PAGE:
Earlier this week I went to see a film in the MOMA New Directors/New Films series. The film was They’ll Come Back, a meditative, beautifully immersive film directed by the Brazilian Marcello Lordello. The film tells the story of a teenage girl from a wealthy family who is left by the side of a road in the middle of the countryside as a punishment for fighting with her brother. Her parents do not return – we learn later that they are both left in a coma after a car hits them – and the girl, whose name is Cris, is left by herself when her brother hikes off in search of a gas station.
They’ll Come Back follows Cris as she moves from one good Samaritan to the next. She initially is helped by a boy who takes her to stay with his mother and sister, who are squatters on land occupied by other landless families under the leadership of members of Brazil’s Landless Workers’ Movement. The film shows Cris’s disorientation in the rural world inhabited by these people, and traces her gradual return home to the affluent but sterile, reactionary world of city-dwelling bourgeois family. Of course she returns home completely changed.
Lordello’s film offers a gentle critique of the massive inequalities of contemporary Brazilian society. The film’s conceit of following the unformed girl Cris reminded me in some ways of Hollywood’s anti-apartheid films of the 1980s. The assumption behind those films was always that white audiences couldn’t or wouldn’t identify with black actors, so each film had to have a middle class white protagonist, whose eyes are opened to the injustice of apartheid by an increasingly violent train of events. Similarly, They’ll Come Back clearly expects Brazilian audience members to identify with the middle class, extremely white character Cris as she journeys through the worlds of her poorer, darker-skinned compatriots. What sort of film, I wondered as I sat watching They’ll Come Back, would result if the lens were turned around and a kid from the rural regions of Brazil were suddenly catapulted into the antiseptic elite world into which Cris was born.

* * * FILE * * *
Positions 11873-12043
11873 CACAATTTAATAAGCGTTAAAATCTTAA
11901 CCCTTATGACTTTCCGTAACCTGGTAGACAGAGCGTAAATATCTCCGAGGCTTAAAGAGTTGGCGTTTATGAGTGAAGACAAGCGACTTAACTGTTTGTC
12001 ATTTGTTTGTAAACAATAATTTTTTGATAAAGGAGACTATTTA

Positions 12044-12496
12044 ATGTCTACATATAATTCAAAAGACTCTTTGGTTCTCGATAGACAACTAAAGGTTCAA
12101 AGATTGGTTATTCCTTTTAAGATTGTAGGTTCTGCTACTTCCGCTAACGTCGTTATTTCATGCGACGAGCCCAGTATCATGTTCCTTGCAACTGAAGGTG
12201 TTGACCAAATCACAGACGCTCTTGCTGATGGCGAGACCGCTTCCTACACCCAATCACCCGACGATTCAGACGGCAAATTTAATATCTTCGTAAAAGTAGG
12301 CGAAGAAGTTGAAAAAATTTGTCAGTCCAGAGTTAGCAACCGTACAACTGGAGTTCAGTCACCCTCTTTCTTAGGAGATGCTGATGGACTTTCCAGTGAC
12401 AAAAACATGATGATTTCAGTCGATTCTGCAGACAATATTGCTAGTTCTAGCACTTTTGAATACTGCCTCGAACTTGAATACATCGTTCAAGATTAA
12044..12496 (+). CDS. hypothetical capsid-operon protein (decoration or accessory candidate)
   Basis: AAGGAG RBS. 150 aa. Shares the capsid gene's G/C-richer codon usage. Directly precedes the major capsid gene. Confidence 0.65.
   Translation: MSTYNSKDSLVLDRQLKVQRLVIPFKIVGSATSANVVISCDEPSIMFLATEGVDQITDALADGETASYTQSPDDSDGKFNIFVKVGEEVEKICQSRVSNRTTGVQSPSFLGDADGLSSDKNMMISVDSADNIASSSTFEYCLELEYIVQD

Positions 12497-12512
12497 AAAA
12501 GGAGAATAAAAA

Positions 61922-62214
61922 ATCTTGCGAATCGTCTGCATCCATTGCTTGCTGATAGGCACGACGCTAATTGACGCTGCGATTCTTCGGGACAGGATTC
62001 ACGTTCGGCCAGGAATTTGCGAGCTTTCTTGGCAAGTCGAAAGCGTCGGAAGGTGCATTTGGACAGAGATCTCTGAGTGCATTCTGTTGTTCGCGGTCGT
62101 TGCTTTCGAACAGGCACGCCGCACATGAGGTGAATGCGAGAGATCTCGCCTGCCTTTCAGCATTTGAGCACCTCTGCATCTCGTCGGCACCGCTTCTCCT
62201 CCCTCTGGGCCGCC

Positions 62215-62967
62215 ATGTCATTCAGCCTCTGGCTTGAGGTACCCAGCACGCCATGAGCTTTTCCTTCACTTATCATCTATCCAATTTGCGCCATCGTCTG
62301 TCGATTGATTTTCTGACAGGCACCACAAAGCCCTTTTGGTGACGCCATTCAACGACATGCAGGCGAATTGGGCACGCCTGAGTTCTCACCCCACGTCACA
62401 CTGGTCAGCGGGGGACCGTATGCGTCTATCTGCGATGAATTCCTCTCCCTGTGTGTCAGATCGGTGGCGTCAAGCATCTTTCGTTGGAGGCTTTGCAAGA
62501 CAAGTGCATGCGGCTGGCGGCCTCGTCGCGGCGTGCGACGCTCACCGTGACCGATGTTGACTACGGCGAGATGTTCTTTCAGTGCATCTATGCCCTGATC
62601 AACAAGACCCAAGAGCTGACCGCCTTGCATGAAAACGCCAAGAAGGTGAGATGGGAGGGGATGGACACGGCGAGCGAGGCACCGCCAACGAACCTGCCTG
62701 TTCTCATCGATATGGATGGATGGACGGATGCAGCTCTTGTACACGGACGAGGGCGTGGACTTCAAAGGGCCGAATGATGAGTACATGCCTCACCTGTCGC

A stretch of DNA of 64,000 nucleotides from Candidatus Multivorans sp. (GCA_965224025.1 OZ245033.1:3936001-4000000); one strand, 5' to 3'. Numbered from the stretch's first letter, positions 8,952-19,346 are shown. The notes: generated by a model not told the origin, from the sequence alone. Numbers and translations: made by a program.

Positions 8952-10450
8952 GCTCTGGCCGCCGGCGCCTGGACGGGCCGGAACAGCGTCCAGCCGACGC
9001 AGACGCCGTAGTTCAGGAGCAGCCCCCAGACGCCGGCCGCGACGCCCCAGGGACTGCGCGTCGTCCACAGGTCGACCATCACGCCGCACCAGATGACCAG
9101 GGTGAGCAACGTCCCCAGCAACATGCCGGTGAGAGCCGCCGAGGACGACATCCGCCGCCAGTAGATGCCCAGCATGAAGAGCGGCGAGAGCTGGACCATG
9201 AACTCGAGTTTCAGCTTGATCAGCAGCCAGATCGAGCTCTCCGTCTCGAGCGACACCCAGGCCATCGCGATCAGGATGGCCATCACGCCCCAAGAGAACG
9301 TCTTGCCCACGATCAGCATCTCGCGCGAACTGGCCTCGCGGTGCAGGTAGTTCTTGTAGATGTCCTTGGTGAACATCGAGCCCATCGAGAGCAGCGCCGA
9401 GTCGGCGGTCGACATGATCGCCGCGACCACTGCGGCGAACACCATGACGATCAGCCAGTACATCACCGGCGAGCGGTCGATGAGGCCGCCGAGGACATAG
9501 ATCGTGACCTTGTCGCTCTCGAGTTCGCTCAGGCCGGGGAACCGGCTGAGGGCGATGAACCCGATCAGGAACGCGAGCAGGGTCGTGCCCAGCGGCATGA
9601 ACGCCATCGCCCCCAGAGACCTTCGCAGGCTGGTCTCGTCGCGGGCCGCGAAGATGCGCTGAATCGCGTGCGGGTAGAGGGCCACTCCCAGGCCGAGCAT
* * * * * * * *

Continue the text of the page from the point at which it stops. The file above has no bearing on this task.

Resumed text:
This thought set me wondering about representations of the landless. With exceptions such as the Courbet painting at the outset of this post, the Western landscape tradition has tended to represent rural areas as idyllic zones of repose and retreat from the hectic crowds of modern urban life. Sebastiao Salgado’s photograph above offers a far more challenging view of the militancy of landless workers that is clearly influence by the Brazilian context.
Given the forms of accumulation by dispossession that David Harvey analyzes as increasingly characteristic of contemporary capitalism, what kinds of representations of landless people do we find in the media today? They’ll Come Back offers a glancing one, at best. Here’s the film’s trailer; it starts at the end of the film and works back to the beginning. As this clip shows, the MST interlude is a brief one:
A brief search turned up a couple of other films, both documentaries, depicting Brazil’s Landless Workers’ Movement (whose acronym in Portuguese is MST).
History Did Not End is a documentary about the MST directed by the Italian Mario Alemi:
In addition to such visual representations, there’s also the recent important book by Wendy Wolforth, This Land Is Ours Now, which discusses the rise and subsequent crisis of the MST.
We need more fictional or at least creative representations of such organizations. Such representations can offer us a sense of why such movements arise, what keeps them alive, and how they might be linked more effectively to one another.